Your willpower starts off strong and you do really well for a week, maybe a month, maybe even a few months. But along the way, your cravings increase and ultimately you find yourself face first and pizza or ice cream or chocolate or whatever that calorie-dense, delicious food is for you. And at first it feels amazing to eat that food because you've been craving it for so long, but you're soon filled with all of that shame and guilt and regret and you're feeling like a failure. And you also might notice that each time you diet or restrict your food, it takes a shorter and shorter amount of time before you lose control and overeat or binge. So we are going to talk about what to do about that. But first I want to go over what not to do because what not to do is exactly what I see most people doing and what most people end up doing.
And it's a totally logical response to binge eating. And that is to lay on the shame and guilt and then to restrict again, right? When I always did that after failing another diet, right? I would binge and then I would continue to eat everything that was off limits during my diet. I was already cheating on it, right? So I thought I'd just get it all out of my system, right? That all or nothing thinking. And then I'd start again on Monday or next week or after the holidays or whatever. And I would start fresh with a new diet, a new restrictive program. And I followed this cycle way too many times to count before I learned a better approach. So let's, that's what not to do. Now let's go over some realistic steps to get you out of this cycle and stopping binge eating.
So number one that I want to cover is to rip up your good food and bad food lists. We tend to have all or nothing approaches to weight loss and nutrition and in my experience, that is a quick way to a binge or to overeat. You have to remember there is no wagon to be on or off of. The cookie that you had after dinner doesn't mean that the vegetables you ate were any less nutritious or vice versa. When you realize that there aren't any foods that you need to be totally off limits it takes away that deprivation and that scarcity mindset, right? Anytime you want a particular food, you can choose to have it if you want. And when you start to truly allow yourself to eat without guilt, some of those really intense cravings will lessen simply from you knowing that there's no foods off limits anymore.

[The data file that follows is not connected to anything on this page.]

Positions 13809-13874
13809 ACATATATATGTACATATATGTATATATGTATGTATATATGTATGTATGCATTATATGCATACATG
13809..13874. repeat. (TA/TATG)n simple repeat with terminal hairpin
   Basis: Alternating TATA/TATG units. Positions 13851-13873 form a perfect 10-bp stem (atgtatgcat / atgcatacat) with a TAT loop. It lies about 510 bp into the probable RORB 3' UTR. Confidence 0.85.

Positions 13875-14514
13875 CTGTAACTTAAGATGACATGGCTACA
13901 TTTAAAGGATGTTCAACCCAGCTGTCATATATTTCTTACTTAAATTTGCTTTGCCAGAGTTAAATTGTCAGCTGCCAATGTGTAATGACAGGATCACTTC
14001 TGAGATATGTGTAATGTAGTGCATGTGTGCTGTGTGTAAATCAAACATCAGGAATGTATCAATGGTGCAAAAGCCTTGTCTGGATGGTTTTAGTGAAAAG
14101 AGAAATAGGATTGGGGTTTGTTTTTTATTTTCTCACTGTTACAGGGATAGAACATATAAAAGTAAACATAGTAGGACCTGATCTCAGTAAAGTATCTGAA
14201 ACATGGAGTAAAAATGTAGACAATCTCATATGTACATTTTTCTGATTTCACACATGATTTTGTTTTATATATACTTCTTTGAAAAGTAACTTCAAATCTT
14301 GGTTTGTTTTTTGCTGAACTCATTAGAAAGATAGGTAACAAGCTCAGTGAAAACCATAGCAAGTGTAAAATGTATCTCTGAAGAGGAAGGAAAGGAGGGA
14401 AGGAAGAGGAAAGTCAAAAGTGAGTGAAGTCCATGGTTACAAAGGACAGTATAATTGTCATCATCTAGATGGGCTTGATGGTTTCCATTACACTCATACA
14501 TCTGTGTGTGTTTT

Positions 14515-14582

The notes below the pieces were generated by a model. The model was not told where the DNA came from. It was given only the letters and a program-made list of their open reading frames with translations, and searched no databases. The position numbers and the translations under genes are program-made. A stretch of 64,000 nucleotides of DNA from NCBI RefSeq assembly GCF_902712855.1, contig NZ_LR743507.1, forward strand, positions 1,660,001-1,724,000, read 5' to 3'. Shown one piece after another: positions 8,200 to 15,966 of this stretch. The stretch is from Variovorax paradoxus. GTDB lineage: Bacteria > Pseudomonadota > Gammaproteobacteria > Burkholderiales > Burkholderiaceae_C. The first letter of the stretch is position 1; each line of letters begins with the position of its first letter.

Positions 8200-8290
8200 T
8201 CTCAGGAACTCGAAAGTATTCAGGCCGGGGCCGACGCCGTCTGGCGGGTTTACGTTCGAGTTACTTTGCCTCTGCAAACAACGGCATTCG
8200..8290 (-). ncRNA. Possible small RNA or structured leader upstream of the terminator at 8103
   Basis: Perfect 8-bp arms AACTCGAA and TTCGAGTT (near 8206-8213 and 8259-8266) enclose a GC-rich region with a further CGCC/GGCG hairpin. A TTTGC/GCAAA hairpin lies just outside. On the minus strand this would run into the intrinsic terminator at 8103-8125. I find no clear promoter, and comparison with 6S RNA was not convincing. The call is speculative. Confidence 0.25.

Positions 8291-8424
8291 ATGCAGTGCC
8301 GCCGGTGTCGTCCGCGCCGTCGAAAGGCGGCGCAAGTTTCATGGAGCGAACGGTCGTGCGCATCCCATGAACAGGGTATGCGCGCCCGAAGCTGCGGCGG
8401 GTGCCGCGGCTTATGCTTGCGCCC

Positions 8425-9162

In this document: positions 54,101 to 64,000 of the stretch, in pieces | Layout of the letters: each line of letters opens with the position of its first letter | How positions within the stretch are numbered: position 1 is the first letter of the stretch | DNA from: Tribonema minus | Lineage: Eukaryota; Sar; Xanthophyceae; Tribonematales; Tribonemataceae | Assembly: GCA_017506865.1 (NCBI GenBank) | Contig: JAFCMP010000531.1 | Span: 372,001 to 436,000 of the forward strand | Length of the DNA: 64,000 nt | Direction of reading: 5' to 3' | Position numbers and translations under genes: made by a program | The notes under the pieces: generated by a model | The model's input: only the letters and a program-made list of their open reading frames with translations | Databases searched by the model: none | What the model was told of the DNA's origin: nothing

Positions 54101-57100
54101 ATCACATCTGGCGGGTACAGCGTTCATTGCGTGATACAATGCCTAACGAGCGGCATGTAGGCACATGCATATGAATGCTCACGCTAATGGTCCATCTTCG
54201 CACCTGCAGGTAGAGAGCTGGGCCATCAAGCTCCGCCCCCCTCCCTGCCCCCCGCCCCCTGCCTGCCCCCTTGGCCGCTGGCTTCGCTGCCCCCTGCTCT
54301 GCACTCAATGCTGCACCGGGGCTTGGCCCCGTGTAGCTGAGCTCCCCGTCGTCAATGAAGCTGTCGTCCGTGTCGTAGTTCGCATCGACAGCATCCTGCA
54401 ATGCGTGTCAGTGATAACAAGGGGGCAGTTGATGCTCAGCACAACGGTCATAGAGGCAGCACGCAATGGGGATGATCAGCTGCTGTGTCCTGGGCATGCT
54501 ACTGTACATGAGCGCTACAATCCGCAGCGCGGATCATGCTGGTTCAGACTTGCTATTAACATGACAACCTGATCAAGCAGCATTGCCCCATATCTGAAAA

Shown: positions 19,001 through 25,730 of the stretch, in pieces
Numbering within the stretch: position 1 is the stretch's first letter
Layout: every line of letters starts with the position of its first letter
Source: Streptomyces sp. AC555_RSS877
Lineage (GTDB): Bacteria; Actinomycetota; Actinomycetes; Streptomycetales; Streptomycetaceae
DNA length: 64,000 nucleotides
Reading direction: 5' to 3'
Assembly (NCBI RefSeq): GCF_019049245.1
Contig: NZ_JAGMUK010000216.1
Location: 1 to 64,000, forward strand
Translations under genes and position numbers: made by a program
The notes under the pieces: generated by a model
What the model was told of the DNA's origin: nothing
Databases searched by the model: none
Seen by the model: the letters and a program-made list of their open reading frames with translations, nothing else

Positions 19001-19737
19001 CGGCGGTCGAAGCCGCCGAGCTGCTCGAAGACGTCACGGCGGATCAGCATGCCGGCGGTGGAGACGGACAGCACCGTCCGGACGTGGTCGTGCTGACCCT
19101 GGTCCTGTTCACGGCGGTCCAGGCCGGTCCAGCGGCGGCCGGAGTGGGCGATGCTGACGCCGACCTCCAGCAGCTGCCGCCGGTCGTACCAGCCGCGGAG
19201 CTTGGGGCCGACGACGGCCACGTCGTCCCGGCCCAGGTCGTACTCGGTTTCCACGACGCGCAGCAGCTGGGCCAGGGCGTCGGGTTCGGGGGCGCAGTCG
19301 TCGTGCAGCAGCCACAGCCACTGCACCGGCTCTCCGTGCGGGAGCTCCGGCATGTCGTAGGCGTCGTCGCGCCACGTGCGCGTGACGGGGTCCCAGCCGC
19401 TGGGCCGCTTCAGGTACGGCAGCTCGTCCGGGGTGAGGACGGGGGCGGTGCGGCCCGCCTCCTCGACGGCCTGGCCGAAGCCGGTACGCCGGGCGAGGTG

When you can't have something, it makes you want it more. So if you take those off limit foods and really allow them, some of that scarcity goes away just by doing that. So number two is when you binge or overeat, forgive yourself immediately. You're probably not gonna stop binge-eating totally overnight. So the most important thing you can do is to forgive yourself as soon as it happens and move on. I know it's easier said than done, but shame and guilt will only increase your desire to comfort and numb and overeat. Alright, so number three is going to be "Just say no to restrictive dieting." You have to remember that another diet is never going to be the answer with reactive binge-eating. Restriction is only going to perpetuate this cycle. We call it the Diet Cycle. So I urge you to stay as far away from dieting as possible.